Neurotech Researchers and Clinicians Tackle Paralysis at SCI2020 Meeting at NIH
by Jennifer French, senior editor
SCI2020, Launching a Decade of disruption in Spinal Cord Injury Research was held earlier this month on the NIH campus in Bethesda, MD. The event was sponsored by the National Institute of Neurological Disorders and Stroke and the National Center for Medical Rehabilitation Research.
Lyn Jakeman, director of the division of neuroscience at NINDS, kicked off the charge for the audience to “break down silos” and encouraged participants to work collaboratively across disciplines. Jakeman also advised attendees that the spinal cord is now included in the Brain Initiative program. NINDS director Walter Koroshetz also addressed the audience, highlighting the various NIH programs to move innovation from the lab to the bedside. Registrants for the event consisted mainly of scientific researchers, and academics, along with some clinicians and consumer advocates. The intent of the meeting was to set the course for SCI research from 2020 through 2030.
There were two keynote presentations. Michael Boninger of the University of Pittsburgh provided a look into the future of what the treatments for spinal cord injury might look like in 2040. He told the fictional but predictive story of him getting an injury and the innovative treatments to follow which included emergency care, cellular treatments, neuromodulation implants, and rehabilitation. He also shared the current viewpoint of people living with injuries today provided by Jim Krause from the Medical University of South Carolina and this editor, both living with tetraplegia. The second keynote was provided by Rob Wudlick from Get Up Stand Up to Cure Paralysis. He told his personal story of becoming a quadriplegic after an accident in the Grand Canyon.
The two-day meeting was organized into six sessions. Each session had a moderator, panelists, and facilitators. The session moderator along with the panelist provided short presentations on the state of science and their view of the trends in the given topic while the facilitators sparked audience participation with provocative questions and discussion. With the exception of one, the sessions highlighted various progressions of spinal cord injury or key areas of interest.
The first session focused on the acute phase within a few hours of the injury. Among other presentations, William Whetstone from the University of California San Francisco highlighted the emergency room triage protocols developed for stroke patients. This was developed to quickly diagnose and route the patient to the applicable treatment as quickly as possible. They also highlighted the need to develop an infrastructure for SCI centers of excellence and the need to build awareness among the communities on standard care for SCI.
The second session focused on the subacute phase and strategies for repair, plasticity, and regeneration following injury. The discussion centered around progress on cellular therapies, biomarkers, and the need for data sharing. Another session focused on long-term wellness and secondary health effects of SCI. Richard Shields from the University of Iowa led this session. SCI is typically viewed as a stable condition following 12 months post-injury. As the demonstrated research shows, SCI is a systematic disease with the deterioration of muscle and bone impacting the overall health of the body including autonomic functions.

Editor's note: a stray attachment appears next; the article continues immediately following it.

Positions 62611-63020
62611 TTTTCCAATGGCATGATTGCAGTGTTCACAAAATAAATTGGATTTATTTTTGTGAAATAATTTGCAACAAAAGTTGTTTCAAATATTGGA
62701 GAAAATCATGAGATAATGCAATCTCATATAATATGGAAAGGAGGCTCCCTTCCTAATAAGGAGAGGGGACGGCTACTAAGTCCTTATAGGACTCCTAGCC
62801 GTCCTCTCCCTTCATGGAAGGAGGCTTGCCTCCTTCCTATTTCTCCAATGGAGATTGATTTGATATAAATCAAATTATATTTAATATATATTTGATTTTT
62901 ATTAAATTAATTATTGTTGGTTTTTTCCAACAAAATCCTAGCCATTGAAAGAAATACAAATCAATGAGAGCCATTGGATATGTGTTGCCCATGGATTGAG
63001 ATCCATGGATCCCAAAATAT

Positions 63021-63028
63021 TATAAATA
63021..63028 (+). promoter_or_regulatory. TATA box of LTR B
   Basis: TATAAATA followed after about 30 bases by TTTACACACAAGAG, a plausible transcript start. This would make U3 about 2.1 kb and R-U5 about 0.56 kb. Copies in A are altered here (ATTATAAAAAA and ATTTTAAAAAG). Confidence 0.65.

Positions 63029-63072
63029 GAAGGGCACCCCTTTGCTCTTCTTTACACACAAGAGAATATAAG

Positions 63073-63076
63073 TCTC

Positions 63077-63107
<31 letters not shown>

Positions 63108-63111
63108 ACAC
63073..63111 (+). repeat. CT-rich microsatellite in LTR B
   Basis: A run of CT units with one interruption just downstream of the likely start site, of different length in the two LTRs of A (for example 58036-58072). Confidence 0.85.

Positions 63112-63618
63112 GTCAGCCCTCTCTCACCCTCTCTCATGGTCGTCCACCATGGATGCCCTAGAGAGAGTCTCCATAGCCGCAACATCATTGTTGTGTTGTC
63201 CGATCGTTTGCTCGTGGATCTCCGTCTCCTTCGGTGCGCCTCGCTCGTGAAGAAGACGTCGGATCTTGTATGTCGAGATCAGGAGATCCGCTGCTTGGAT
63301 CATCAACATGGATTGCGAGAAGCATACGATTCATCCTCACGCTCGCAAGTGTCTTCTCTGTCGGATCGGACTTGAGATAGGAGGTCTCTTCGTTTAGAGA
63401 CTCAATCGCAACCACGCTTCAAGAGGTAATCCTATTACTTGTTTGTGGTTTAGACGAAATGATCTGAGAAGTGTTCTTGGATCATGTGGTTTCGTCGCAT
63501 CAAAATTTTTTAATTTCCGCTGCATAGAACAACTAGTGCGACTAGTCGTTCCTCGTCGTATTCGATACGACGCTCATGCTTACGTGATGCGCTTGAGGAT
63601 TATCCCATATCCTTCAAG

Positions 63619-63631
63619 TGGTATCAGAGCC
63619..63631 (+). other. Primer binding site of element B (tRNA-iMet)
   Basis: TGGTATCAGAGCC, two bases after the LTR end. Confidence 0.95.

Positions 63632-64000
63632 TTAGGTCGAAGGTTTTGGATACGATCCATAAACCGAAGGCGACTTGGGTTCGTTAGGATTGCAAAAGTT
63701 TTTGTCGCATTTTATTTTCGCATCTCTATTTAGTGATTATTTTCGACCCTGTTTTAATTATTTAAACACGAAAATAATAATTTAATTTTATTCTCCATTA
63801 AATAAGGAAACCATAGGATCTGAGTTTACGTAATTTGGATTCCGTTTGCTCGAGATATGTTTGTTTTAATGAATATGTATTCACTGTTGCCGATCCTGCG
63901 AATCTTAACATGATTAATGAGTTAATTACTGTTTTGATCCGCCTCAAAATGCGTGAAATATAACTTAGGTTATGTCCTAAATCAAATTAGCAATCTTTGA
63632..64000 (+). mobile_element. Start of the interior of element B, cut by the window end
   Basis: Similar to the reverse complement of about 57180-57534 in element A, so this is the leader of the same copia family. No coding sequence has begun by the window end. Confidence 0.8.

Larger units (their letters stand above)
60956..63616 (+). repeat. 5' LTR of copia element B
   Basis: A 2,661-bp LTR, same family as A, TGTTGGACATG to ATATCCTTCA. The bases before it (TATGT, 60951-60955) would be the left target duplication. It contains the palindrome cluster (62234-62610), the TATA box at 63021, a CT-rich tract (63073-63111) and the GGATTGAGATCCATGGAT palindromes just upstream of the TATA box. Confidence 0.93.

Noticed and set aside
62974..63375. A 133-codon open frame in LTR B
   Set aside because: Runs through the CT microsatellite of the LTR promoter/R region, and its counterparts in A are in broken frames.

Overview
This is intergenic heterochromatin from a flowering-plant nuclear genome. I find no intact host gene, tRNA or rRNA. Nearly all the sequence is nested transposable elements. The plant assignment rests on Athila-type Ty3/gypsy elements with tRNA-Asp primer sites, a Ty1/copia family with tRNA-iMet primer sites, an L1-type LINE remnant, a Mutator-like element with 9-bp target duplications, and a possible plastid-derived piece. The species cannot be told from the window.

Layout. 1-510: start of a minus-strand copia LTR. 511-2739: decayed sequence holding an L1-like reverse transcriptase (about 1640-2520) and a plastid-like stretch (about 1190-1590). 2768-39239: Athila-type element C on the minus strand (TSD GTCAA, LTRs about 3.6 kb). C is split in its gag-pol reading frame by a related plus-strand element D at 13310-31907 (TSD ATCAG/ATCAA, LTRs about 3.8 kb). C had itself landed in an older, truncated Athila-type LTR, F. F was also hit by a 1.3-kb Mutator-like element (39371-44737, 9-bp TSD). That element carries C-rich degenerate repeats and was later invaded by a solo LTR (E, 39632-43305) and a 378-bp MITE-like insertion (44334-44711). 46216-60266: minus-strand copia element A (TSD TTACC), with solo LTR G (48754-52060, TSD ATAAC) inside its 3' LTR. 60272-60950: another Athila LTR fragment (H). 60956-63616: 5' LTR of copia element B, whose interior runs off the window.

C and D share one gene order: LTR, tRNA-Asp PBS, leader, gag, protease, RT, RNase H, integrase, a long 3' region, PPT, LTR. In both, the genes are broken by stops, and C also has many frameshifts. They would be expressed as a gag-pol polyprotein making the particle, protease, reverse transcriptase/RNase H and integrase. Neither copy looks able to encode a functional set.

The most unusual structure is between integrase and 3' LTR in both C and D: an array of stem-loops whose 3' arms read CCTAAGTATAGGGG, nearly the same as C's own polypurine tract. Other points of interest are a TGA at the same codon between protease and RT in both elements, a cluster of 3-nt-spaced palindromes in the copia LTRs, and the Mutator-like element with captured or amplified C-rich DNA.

Two sessions had a main focus on technology; one highlighting neuromodulation strategies and the other focusing on prosthetics and robotics. The former was moderated by Edelle Field-Fote of the Shepherd Center and Emory University. The session's discussion circled around the use of neurostimulation for rehabilitation recovery post injury. Stimulation methods coupled with rehabilitation also dominated the discussion to induce plasticity and other health outcomes. However, it was still unclear how to differentiate the effects of rehabilitation from the effects of technology. Some argue that is does not matter as long as there is a functional outcome. The other technology session highlighted developments in exoskeletons, brain-computer interfaces, and epidural stimulation. For all of the various strategies it was clear there is a need for modularity and personalized custom features for individual users. Neurotechnologies were a center of discussion in these sessions.
One of the largest impacts during this meeting was the session titled “With Us, Not for Us,” led by the members of the North American Spinal Cord Injury Consortium. “We want to be disruptive but productive,” said Kim Anderson-Erisman, president of the consortium. The panelists each presented data from a community survey which gathered opinions of 1800 respondents from the SCI community within 37 days. The data showed frustration with the lack of translation and how the quality of treatment for SCI has declined, while costs and mortality rates have both increased over the past decade.
The survey respondents relayed their discontent with media hype of curing SCI and their desire to be part of the integrated knowledge transfer as participants in the research process. Their overall message for the future is that people living with SCI want to be engaged in the research process. Funded research portfolios should reflect the needs of the people living with the condition and these investments should yield tangible impacts. With this future in mind, we shall see what unfolds in the next decade.